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Brockley's Jack the Ripper connection

Buried in the Brockley & Ladywell Cemeteries lies Henry (or Harry) Cox (1859-1918). He was the City of London CID officer who was responsible for the surveillance of one of the Jack the Ripper suspects after the murder of Mary Jane Kelly. "The man we suspected was about five feet six inches in height, with short, black, curly hair, and he had a habit of taking late walks abroad. He occupied several shops in the East End, but from time to time he became insane, and was forced to spend a portion of his time in an asylum in Surrey." Cox wrote an account which was published in an article in Thomson's Weekly News on 1 December 1906. He was convinced that the motive was revenge on womankind, not "a lust for blood", and that the murderer, like his victims, belonged to the "lowest class".

Cox comments that the crimes ceased as soon as the man was put under observation, and that he soon "removed from his usual haunts and gave up his nightly prowls". But then he adds that "not the slightest scrap of evidence" could be found against him, and that the police continued to investigate the crimes long afterwards. He concludes by saying that the crimes are as much a mystery as they were "fifteen years ago", that the theories of amateur detectives are based on nothing more than surmise, and that the murderer will be identified only if he confesses and proves himself guilty, or if he kills again and is caught red-handed. Finally he says that he has no evidence as to whether the murderer is alive or dead.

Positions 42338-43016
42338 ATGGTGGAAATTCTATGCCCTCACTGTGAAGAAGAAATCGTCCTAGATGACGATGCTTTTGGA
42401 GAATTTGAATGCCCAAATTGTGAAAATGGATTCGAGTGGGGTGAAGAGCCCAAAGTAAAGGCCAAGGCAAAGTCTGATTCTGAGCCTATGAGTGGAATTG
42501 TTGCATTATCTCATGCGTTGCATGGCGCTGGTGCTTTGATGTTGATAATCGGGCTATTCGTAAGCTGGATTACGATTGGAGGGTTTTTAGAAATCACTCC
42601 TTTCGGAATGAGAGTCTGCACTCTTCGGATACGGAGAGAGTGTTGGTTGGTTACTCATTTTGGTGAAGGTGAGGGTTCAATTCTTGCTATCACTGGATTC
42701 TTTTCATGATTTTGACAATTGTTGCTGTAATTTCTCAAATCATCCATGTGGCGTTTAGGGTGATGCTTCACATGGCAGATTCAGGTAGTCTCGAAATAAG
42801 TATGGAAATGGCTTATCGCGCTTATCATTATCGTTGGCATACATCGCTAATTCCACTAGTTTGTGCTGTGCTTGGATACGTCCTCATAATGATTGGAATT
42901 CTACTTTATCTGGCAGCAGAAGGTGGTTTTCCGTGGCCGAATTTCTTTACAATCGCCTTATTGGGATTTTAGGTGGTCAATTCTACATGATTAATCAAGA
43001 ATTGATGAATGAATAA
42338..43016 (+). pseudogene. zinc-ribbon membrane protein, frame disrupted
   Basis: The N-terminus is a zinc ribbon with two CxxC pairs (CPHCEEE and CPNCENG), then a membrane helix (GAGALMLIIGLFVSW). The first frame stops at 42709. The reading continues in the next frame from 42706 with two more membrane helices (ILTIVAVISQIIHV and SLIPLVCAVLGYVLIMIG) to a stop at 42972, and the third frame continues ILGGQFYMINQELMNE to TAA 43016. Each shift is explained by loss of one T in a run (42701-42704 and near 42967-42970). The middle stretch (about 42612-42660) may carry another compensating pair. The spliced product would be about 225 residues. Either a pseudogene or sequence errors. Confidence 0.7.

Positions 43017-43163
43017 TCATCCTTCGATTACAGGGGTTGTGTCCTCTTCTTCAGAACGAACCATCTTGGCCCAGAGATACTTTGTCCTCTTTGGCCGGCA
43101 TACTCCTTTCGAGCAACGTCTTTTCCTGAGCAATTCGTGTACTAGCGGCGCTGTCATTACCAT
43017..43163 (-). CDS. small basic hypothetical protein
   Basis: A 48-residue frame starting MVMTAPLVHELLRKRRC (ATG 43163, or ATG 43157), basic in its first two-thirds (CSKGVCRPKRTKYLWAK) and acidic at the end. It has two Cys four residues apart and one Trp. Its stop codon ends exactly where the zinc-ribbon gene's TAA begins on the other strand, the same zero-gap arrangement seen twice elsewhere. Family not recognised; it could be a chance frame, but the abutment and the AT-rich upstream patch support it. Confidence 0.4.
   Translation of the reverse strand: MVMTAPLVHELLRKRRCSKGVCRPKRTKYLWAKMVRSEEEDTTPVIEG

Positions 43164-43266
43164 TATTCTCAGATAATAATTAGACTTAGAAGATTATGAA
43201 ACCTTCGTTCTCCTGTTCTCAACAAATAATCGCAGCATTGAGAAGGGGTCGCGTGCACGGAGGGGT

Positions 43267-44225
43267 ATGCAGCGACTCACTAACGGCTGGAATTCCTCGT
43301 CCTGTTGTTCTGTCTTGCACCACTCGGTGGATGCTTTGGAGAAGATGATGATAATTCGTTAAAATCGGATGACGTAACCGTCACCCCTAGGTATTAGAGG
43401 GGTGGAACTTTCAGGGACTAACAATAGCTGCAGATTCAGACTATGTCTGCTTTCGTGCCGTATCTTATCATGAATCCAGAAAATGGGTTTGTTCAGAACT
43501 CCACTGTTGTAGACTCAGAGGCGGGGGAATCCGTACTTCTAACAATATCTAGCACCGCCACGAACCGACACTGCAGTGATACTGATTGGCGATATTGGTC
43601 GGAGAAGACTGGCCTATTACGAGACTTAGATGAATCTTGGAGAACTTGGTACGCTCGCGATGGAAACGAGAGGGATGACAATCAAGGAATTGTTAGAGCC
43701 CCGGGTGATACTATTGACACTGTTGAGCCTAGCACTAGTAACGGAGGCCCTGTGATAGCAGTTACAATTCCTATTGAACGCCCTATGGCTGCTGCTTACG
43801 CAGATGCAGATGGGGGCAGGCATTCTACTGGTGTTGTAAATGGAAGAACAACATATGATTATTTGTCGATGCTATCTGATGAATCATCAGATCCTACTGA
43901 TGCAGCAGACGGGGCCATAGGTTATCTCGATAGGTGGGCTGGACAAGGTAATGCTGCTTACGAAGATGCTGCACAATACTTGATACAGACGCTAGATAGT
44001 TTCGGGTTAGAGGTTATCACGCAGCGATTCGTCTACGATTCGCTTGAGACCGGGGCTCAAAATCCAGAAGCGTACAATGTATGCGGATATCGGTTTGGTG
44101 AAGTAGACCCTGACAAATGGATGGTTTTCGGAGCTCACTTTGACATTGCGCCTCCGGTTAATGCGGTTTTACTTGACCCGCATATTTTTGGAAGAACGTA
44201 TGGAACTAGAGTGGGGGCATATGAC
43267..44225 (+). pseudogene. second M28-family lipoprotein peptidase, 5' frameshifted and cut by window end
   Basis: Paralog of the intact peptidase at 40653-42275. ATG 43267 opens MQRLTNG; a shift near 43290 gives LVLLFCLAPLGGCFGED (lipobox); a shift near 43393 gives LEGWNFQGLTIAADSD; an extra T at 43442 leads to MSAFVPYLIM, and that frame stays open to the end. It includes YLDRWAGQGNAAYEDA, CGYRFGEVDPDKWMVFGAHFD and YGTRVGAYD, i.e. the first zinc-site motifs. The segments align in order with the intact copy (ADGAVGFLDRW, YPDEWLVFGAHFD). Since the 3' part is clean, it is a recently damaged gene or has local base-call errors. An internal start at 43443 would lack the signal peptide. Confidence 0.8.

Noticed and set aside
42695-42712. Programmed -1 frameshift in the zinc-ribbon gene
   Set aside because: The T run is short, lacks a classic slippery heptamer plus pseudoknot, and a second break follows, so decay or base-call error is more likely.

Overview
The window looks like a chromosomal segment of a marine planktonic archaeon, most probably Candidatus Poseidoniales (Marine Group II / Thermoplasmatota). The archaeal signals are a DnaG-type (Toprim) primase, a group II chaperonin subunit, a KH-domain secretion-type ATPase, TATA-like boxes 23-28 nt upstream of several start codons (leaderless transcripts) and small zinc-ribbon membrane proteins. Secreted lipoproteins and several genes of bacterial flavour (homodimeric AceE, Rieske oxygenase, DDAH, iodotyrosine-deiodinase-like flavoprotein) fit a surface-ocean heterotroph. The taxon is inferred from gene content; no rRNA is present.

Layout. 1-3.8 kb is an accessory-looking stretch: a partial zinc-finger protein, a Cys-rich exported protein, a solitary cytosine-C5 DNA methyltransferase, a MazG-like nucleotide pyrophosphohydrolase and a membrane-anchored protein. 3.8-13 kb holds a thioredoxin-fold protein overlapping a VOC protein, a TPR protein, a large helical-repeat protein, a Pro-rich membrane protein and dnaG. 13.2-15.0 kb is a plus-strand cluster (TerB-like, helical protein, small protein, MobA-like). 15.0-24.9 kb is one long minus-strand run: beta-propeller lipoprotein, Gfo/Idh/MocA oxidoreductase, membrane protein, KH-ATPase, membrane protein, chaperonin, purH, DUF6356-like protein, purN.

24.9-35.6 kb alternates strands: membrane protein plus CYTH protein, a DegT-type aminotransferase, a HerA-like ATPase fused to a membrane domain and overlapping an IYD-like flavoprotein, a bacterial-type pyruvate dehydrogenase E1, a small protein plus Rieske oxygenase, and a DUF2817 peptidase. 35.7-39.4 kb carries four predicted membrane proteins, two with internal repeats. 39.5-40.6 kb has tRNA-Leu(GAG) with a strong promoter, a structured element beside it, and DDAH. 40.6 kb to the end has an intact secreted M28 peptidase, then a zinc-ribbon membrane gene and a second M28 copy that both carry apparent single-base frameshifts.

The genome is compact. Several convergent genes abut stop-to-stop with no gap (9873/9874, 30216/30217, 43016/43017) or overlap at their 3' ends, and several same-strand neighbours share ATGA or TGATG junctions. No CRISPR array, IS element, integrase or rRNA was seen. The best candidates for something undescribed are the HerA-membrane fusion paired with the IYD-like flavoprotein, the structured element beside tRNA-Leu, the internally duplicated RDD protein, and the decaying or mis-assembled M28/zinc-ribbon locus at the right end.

Cox later rose to the position of Detective Inspector. In March 1902 he arrested Harry Davenport, one of a notorious gang of forgers of £5 notes. In 1903 he arrested Samuel Herbert Dougal, later convicted of the murder of Camille Holland at the Moat Farm, after he was detained at the Bank of England on a charge of presenting a cheque forged in the name of his victim. According to Cox, Dougal tried to escape when they reached Old Jewry Police Station, but was recaptured after he ran into a cul-de-sac

By the date of his will, January 1916, Henry was living at 17 Park Road (later Waldram Park Road), Forest Hill. He died on 18 December 1918 at Charing Cross Hospital.

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